The ultimate question then would be how the banks and other companies assign a market value to assets that are non liquid and sometimes unique assets? A common solution to this has been the use of bank’s own model. It has however been argued that this model are known to give bank managers too much unnecessary discretion because these assets are large relative to many banks shrunken market values. It therefore may be impossible to find a generally acceptable method of assigning market value to these assets.

The methods used by various banks is always subjected to the accounting requirements of ‘accounting’ for each and every cent owned by the bank and how such a cent is subjected to use. The banks have therefore placed the argument that the best method then would be to disclose enough information to the investors to allow them to form their own informed views (Susan, 2005, p. 11). The third problem of mark to market valuations as seen by the bankers and other investors is the inconsistency of the fair value rules.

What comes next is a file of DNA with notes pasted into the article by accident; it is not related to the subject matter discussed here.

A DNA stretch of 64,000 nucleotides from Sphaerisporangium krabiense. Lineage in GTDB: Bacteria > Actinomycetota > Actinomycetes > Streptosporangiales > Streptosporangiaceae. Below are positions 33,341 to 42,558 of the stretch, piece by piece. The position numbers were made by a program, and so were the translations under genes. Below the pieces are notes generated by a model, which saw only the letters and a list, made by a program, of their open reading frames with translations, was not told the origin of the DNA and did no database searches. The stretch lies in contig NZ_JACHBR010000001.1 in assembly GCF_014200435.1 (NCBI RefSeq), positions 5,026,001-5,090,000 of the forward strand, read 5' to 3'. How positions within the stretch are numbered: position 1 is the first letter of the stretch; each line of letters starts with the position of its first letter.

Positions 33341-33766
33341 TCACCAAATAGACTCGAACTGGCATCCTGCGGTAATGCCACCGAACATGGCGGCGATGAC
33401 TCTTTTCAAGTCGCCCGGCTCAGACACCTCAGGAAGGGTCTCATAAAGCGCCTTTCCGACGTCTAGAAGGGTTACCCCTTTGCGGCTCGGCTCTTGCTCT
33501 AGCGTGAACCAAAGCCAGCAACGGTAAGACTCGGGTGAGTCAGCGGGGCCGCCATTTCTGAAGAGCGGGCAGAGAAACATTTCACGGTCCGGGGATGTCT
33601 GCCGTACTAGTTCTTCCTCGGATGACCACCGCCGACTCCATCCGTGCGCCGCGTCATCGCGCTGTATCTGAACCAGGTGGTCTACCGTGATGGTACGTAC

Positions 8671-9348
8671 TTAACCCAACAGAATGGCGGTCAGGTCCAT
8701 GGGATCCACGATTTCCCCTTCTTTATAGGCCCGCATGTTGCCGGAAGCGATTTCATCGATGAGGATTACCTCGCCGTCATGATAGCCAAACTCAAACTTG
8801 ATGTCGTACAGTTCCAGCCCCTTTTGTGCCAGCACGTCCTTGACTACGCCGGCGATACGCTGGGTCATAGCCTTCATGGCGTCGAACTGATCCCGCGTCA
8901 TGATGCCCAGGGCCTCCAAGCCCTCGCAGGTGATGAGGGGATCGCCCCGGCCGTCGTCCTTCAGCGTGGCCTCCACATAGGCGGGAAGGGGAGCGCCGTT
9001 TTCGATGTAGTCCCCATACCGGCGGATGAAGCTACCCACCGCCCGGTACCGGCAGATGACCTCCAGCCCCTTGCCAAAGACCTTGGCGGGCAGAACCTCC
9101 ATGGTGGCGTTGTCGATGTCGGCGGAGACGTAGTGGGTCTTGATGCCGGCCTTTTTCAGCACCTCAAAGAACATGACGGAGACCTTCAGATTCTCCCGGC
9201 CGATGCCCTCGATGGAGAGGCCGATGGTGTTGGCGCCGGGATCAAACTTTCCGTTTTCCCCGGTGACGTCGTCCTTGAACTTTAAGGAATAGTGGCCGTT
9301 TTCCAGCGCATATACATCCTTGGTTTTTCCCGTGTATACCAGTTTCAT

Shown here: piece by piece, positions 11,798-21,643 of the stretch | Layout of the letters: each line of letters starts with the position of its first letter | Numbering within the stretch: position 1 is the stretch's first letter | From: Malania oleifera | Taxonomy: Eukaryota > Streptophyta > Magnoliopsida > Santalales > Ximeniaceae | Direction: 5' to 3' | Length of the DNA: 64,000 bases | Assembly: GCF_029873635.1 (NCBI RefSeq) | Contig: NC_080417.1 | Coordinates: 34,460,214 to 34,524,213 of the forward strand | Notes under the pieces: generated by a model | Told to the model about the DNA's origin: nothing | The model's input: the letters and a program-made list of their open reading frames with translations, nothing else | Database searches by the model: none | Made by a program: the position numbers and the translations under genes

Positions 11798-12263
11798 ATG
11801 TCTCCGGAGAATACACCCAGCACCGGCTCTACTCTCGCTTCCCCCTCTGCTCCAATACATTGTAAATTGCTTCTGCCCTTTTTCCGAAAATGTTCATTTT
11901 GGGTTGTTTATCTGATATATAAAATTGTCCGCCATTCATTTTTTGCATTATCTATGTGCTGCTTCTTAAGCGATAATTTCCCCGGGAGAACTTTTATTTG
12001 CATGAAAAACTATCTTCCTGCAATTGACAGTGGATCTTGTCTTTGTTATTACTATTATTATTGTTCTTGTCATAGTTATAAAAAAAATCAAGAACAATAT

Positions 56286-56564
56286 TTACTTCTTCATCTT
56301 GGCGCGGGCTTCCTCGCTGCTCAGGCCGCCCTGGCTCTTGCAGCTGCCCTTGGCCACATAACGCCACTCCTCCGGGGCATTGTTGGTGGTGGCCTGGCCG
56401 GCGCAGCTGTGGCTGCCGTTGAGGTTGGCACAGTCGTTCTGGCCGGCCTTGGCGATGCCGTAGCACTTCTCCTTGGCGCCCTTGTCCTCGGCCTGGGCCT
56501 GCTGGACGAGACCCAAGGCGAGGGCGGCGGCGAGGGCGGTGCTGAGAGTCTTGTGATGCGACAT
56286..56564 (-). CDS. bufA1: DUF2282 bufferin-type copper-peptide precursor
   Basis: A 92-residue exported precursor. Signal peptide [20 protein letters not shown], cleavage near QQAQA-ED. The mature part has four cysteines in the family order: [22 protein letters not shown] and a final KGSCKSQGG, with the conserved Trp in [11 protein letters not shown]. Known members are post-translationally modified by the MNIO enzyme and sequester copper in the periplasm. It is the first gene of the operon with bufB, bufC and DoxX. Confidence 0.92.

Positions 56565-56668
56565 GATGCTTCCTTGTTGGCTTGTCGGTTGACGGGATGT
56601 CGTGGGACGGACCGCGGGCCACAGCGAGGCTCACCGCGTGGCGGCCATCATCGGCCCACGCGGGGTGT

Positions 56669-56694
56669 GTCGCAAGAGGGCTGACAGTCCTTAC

This is usually seen as a long term issue and one that need to be addressed by the financial accounting standards board. The treatment of a financial asset today is determined on the basis of the intention of the company. If the asset then is to be traded actively, its market value is used and if it is only available for sale, it is marked to market on the accounting books. In this case, losses are not recognized in the income statement.

If on the other hand the asset is to be held to maturity, it can be carried at cost subject to impairment. Different banks tend to hold the same asset at different values (Susan, 2005, p. 68). The accounting standards board in response to this has sought to scrap the income statement such that the changes in the value of assets or liabilities are clearly separated from the recurring revenues and costs. Such an action has varying degree of outcomes to the small business sector and the large business sector but in different magnitudes.